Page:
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According to an article I read, a xylophone (from the Greek words ξύλον -- xylon, "wood" + φωνή --phonē, "sound, voice",meaning "wooden sound") is a musical instrument in the percussion family that consists of wooden (not steel) bars struck by mallets. Each bar is an idiophone tuned to a pitch of a musical scale. So technically speaking as this Early LEarning Centre has metal bars instead of wooden bars it is not really a xylophone but we will over look that and just look at it as a nice musical instrument. This is actually classified as a bath toy and one that can be used in the water but we actually use it in and out of the bath and it's just as fun either way. The xylophone comes with 6 musical notes/bars that are on 6 different foam sections. The sections all come apart from one another and fit back together like puzzle pieces. This makes it quite fun to put together and take apart and if you like you can attach them not in order so have differing notes next to each other. The foam is quite spongy and the nice thing is that it floats in the water so this is a great toy for using in the bath. Each different foam is a different colour starting with orange which is the smallest and highest note and then yellow, red, green, blue and purple. This is a good way to introduce and teach colours as well. The note is written on the metal bar as well so you know what note you are playing. This is a nice inclusion and a good way to teach about notes also. This is good when it comes to playing the tunes that are provided with this xylophone. There are 5 song sheets which are written on a musical score but also include the colour of the bar and the note of the bar that you have to hit in order to play the note. This is good for kids and also adults who are not very musical. The song sheets stick to the side of the bath which is nice as you can place them there are then play the tunes in the bath. The xylophone also comes with two sticks in order to hit the metal bars. These sticks are quite sturdy and when struck, the bar provides a really nice clear note. This xylophone costs £10 from the Early Learning Centre and in my opinion is a really nice musical toy.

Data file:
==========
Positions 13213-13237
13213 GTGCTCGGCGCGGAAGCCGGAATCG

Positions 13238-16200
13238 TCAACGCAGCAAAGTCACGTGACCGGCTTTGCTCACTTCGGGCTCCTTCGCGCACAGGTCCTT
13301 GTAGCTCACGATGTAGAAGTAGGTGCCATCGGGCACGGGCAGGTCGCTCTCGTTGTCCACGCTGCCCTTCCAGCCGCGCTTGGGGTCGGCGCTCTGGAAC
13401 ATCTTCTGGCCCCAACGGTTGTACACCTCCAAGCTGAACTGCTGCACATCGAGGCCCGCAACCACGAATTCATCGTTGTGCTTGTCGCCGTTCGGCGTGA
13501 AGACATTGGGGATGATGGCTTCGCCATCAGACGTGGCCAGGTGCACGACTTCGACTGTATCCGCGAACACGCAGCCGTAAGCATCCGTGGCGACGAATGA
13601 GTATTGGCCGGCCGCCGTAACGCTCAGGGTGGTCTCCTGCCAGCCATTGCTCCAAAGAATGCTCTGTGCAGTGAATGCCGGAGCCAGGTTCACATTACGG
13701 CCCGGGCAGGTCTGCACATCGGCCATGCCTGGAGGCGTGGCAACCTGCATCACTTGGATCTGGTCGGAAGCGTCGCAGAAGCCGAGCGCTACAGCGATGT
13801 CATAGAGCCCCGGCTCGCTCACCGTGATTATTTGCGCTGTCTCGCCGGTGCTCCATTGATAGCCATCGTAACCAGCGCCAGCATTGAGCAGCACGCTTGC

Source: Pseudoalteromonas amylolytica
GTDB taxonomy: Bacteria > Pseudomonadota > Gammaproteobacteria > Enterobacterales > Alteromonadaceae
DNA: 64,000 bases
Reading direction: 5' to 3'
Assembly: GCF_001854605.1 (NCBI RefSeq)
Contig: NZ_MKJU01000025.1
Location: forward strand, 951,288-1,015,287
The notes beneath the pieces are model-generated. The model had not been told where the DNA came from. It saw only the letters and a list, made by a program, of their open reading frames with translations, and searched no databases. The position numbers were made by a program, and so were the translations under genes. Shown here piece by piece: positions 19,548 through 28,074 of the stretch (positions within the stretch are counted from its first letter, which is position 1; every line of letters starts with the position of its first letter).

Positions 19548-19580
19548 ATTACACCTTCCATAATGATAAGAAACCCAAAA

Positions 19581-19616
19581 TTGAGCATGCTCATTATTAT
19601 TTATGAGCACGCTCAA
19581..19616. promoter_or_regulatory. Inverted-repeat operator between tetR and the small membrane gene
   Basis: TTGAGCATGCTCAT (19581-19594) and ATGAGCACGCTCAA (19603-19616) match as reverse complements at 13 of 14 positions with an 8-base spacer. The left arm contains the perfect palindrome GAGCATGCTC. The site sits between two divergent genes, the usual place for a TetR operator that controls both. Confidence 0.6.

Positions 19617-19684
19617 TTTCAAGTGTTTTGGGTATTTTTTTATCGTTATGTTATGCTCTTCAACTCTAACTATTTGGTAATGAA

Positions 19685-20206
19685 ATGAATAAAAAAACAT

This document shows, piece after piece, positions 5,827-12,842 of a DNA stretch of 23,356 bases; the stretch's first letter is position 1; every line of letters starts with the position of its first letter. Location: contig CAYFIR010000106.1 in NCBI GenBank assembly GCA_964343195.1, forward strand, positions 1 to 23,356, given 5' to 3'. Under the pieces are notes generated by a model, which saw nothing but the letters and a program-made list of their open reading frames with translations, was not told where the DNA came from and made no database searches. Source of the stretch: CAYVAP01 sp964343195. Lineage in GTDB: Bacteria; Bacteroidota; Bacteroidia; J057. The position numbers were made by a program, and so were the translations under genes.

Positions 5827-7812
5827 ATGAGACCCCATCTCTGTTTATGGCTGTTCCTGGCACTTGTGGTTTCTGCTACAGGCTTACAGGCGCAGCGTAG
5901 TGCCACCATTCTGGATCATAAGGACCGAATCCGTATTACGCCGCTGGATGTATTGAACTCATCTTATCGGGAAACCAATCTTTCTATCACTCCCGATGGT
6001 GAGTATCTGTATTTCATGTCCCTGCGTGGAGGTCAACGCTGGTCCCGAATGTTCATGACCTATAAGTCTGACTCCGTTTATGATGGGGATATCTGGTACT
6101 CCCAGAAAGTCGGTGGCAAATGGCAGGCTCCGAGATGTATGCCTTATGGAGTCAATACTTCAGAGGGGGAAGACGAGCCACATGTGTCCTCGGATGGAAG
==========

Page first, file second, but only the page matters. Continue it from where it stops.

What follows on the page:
My young daughter and I have been attending a parent and child music class since she was a baby, which she enjoys immensely. They are fun music sessions based on the Kodaly method, which uses singing games and rhymes to enhance child development and help them learn musicianship skills. As a result of these classes, my daughter has become quite fond of music and is the proud owner of various toy musical instruments. One of her favourite is a water xylophone that she received for Christmas. The water xylophone is one of a range of innovative musical bath toys produced by a company called Cuckoo Alex. I first spotted this toy in TK Maxx, and it immediately caught my attention as it had a picture of a child happily playing the xylophone in the bath. Since my wee one loves music and enjoys bath time too, I figured that she would really like the water xylophone. It was also a real bargain at only £4 and as there were only two left I quickly purchased one. ---Packaging--- When she opened this particular present on Christmas morning, she was keen to get it out of the packaging so that she could give it a go. This took a matter of seconds as the packaging was rather flimsy and consisted of a piece of thin, clear plastic which came easily away from the insubstantial card backing. It was the type of packaging that you might expect from a pound shop purchase, and at this point I started to think that the contents might not be up to much and that perhaps that was why it had been so cheap. ---Contents--- The contents included a 6 piece xylophone, 2 plastic beaters and 2 waterproof songsheets. The xylophone has a foam base to which six coloured metal bars are attached. The notes that can be played are C, D, E, F, G and A and these are imprinted on the metal bars. The foam pieces are cleverly shaped like a jigsaw, which allows the six bars to be disconnected or joined together as the child wishes. The popular nursery rhymes on the double sided song sheets will be familiar to your child and include London Bridge is Falling Down, Baa Baa Black Sheep and Twinkle, Twinkle little star. I should mention at this point that technically speaking, this xylophone is not a xylophone at all but a metallophone as a xylophone should have wooden bars. I'll be honest - my musical knowledge is limited and I found all this information from the internet. I can see why the company decided to stick with the more commonly used xylophone as a name for this toy though. It is a name that most children will be familiar with and it certainly has a nicer ring to it than the name metallophone. ---Playing the Xylophone--- Playing the xylophone simply involves striking the metal bars with the 2 plastic beaters. It produces a pleasant ringing tone which is not overly loud. To my untrained ear the notes sound ok although probably not as accurate or tuneful as the beautiful chime bars that she plays at her music class. The notes on the song sheets are colour coded to match the colour of the corresponding xylophone piece. My wee one has attempted to play all of the tunes but needed my help at first. This was due to the song sheets being quite small which caused her to keep losing her place in the middle of a tune. I was pleased that such an inexpensive toy had song sheets included with it. However I do feel that the song sheets could have been made a bit bigger given the age guide of 3 and upwards, as the size makes it quite difficult for a younger child to follow. Initially, my daughter found this quite discouraging as she is at an age where she wants to be independent and was frustrated that she needed my help to guide her with this. However, with a bit of encouragement she has persevered and she now proudly plays these tunes all by herself. She also enjoys using the xylophone to play out a rhythm, where she will follow the timing of a tune but not the correct notes. This would sound awful on some other musical instruments but is actually quite bearable on this little toy xylophone. The fact that the xylophone can be separated into 6 individual pieces has come in very useful when friends or cousins have come over. There are no arguments as to who is going to get to play this particular toy first. Recently when her two cousins were visiting, they split the xylophone into three. Each child had two xylophone bars and we managed to find an extra beater from a drum set that worked just as well as the two xylophone beaters. They happily played alongside each other for quite a while, beating out their favourite nursery rhymes as they san along. It was a lovely sight - and sound (honest)- to see them all play together without the usual bickering that goes on between them. ---In the Bath--- Initially, my daughter hadn't realised that this was also a water toy as in her eagerness to open it, she hadn't noticed the picture of the child playing with it in the bath. When I saw how much enjoyment she was getting out of the xylophone, I decided not to mention it just yet but keep that surprise for later. When she had owned the toy for about a month, I told my daughter that this particular musical instrument could be taken into the bath too. She was surprised but delighted and immediately wanted to have a bath to try out her water xylophone. She placed it in the water and attempted to play it but it kept moving about and floating away from her. When she did manage to beat it, the noise was dull and tinny. I suggested that she stick the xylophone to the tiles to play it as had been illustrated on the back of the packaging. This worked for a short while before it slipped down the wall. It was also awkward for my daughter to play the xylophone in this vertical position. So far, the performance of this toy in the water was quite disappointing. However, not to be deterred, my daughter has found another interesting way to play with her xylophone. She disconnects the notes and puts them into a swimming race. She does this by lining them up at one end of the bath and making waves to get them moving to the other side. She will do a bit of commentating and announce the winners at the end of the race. My daughter never seems to tire of this game and I suspect this is because she devised it all by herself. ---Do I recommend this toy?--- My daughter has lots of fun playing her xylophone and likes the fact that it can be shared with other children, allowing them all to play music together and hopefully develop their team skills. Musical activities are said to enhance many areas of child development, including language, motor skills, memory and concentration. I would say that the xylophone has certainly helped my daughter in some of those areas. From a parent's point of view, the xylophone makes a reasonably pleasant noise - a lot more bearable than many electronic toys on the market nowadays. However, I do think it would have been better if the xylophone had eight notes rather than six, as I have found that the number of tunes that can be played a bit limited. Larger song sheets would also make it easier for a child to follow the notes. Although the water xylophone doesn't work very well in the water as a musical toy, my wee one has still found it fun to play with in her own inventive way. Despite my initial reservations regarding the robustness of this toy, it is still looking good after frequent sessions in the bath. Given the amount of use it has had and will continue to have it has proved to be very good value for money. I think the age recommendation of age 3 and upwards is about right. The foam base would prove to be a choking hazard for younger children. The musical bars are also quite narrow at only 2cm, which would make it hard for a younger child to hit accurately. ---Price and Availability--- I hadn't realised what a bargain I'd found until I looked the availability of this toy up on the internet. It's available on Amazon for £11.94 including delivery, which is three times as much as I paid for it. Interestingly, it's also available on the Early Learning Centre website for £10 but it would cost £4.95 to get it delivered so it would be better to buy it at an Early Learning Centre store and avoid delivery costs. I think that £10 is still quite a reasonable price for this toy despite its limitations in the water. Although there are quite a few choices of xylophones for this price, they usually come in one piece. The beauty of the Cuckoo Alex Tub Tunes Water Xylophone is the possibilities that come with being able to disconnect it into pieces. Given the many advantages and few disadvantages of this xylophone I thoroughly recommend it and think it deserves a respectable four stars. Many thanks for reading. It may also be posted on other review sites.